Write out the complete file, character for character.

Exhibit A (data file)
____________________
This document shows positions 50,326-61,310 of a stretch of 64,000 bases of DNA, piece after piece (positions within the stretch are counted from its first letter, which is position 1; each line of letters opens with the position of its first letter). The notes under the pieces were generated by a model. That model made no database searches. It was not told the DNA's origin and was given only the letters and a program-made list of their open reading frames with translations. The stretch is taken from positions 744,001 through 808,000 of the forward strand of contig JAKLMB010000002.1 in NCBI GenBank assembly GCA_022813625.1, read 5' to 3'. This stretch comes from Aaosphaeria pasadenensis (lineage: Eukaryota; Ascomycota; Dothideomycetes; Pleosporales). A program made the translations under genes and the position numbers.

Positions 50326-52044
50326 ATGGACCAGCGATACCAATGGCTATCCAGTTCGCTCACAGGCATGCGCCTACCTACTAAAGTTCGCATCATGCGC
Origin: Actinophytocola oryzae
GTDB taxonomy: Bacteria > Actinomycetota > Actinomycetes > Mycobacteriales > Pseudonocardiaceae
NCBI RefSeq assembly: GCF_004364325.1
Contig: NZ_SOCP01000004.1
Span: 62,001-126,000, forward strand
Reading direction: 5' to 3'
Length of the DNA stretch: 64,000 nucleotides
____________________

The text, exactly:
This document shows positions 50,326-61,310 of a stretch of 64,000 bases of DNA, piece after piece (positions within the stretch are counted from its first letter, which is position 1; each line of letters opens with the position of its first letter). The notes under the pieces were generated by a model. That model made no database searches. It was not told the DNA's origin and was given only the letters and a program-made list of their open reading frames with translations. The stretch is taken from positions 744,001 through 808,000 of the forward strand of contig JAKLMB010000002.1 in NCBI GenBank assembly GCA_022813625.1, read 5' to 3'. This stretch comes from Aaosphaeria pasadenensis (lineage: Eukaryota; Ascomycota; Dothideomycetes; Pleosporales). A program made the translations under genes and the position numbers.

Positions 50326-52044
50326 ATGGACCAGCGATACCAATGGCTATCCAGTTCGCTCACAGGCATGCGCCTACCTACTAAAGTTCGCATCATGCGC
Origin: Actinophytocola oryzae
GTDB taxonomy: Bacteria > Actinomycetota > Actinomycetes > Mycobacteriales > Pseudonocardiaceae
NCBI RefSeq assembly: GCF_004364325.1
Contig: NZ_SOCP01000004.1
Span: 62,001-126,000, forward strand
Reading direction: 5' to 3'
Length of the DNA stretch: 64,000 nucleotides